The club offers free beginner shag classes on Thursday nights and more advanced lessons on Tuesdays. You can pay for individual lessons or become a club member and they’re free. “You get a lot for $30 a year,” says Haddock.

The fun really begins when the floor opens up later in the evening, and soulful beach tunes elicit smooth moves. “It’s always a party,” says dance instructor Mary Ann Lambert. “Dancing is a feeling; it’s enjoyment. So you don’t have to be great,” she adds.

Her husband, Fuzzy, emphasizes the good vibe of this group. “There’s just so much camaraderie,” he says. “There’s not a person in here that can’t dance with someone else. There’s a feeling of ease and comfort,” he adds.

The club also reaches out to the community, from giving demonstrations at assisted living homes to making regular donations to Camp Fantastic, an outdoor experience for kids with cancer.

Most admit there was a time when they were a little nervous to give the shag scene a go. In the end, most have scored a bounty of lifelong friends and a whole new social life.

The club’s DJ, Gary Harman, and his wife were empty-nesters itching to try something new, so they took lessons. “I don’t know how many times I quit, but I’m glad I kept trying. It was a life changer for us,” he says. The couple even bought a place down in Myrtle Beach. “We go to tons of parties all over, the different shag clubs up and down the East Coast. It’s just a blast,” he says.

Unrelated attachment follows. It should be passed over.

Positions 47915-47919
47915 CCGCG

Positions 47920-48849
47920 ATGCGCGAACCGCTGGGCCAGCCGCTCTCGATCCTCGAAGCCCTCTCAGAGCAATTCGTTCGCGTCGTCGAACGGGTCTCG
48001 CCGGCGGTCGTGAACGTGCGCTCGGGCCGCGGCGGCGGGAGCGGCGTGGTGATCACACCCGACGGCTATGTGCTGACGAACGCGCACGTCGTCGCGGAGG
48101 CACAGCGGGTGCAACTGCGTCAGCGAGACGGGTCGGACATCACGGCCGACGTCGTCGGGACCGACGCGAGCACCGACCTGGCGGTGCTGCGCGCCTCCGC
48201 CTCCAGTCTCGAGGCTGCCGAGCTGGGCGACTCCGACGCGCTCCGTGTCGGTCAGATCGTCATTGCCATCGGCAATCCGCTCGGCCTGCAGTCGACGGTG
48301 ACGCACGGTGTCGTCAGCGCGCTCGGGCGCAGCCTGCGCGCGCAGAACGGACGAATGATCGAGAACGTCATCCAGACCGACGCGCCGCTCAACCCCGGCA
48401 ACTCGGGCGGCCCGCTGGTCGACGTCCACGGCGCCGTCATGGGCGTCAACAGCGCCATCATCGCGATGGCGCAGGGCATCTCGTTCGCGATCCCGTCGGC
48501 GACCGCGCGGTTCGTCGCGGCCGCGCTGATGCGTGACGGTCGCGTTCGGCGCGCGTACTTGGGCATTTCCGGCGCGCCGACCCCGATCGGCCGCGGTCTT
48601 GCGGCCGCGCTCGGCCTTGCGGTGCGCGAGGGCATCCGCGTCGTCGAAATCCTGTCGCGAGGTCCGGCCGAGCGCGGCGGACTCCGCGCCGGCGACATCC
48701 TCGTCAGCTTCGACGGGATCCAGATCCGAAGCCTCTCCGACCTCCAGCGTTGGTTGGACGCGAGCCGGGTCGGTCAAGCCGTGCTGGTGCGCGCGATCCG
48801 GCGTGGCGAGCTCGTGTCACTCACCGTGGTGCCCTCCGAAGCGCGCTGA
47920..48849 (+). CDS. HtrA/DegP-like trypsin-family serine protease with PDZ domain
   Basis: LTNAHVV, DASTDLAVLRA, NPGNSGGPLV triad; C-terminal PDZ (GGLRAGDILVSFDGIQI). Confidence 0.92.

For singles, going out on the town can be overwhelming, but the Richmond Shag Club makes every effort to provide a safe, welcoming space. “I came here after I was divorced, and they embraced me in a difficult time. It was never intimidating, and I felt comfortable being out as a single woman,” says Debbie Edmond. “It was just like home in two weeks,” she says.

Dance Shag
Dancing at Visions | Photograph by Paige Baxter

Haddock, who is wearing an Ask Me to Dance badge on his shirt, explains that everyone takes care of each other, often walking singles to their cars after the revelry. “The club itself is well lit and the music at just the right volume, making it conducive to conversation.”

“We don’t say ‘club,’ it’s a community,” says Joan Byrnes. “People ask, why do you keep this a secret? And we’re not trying to – we want everybody.”

The club’s eldest member, Bill Long, is 99, still drives himself to Visions and has some advice for folks who are hesitant to give shag a whirl. “It keeps me alive,” says Long. “If you’re able to walk, even just a little, get over here. Getting out and staying active, especially when you’re older, is important. It puts a little light in your life,” he says. It doesn’t hurt that the ladies love this dapper dude … and he loves them. “There’s a lot of good lookin’ women. I might be old, but I can still look,” he says. “That song ‘Dirty Ol’ Man’ is my theme song,” he adds with a laugh.

Hilary Langford is an RVA-born and -based freelance writer who has spent the last decade covering a wide range of music and our ever-evolving Virginia beer scene. In addition to sonic indulgences and craft libations, she rates breakfast tacos, far-flung travel and Blanchard’s coffee among life’s essentials.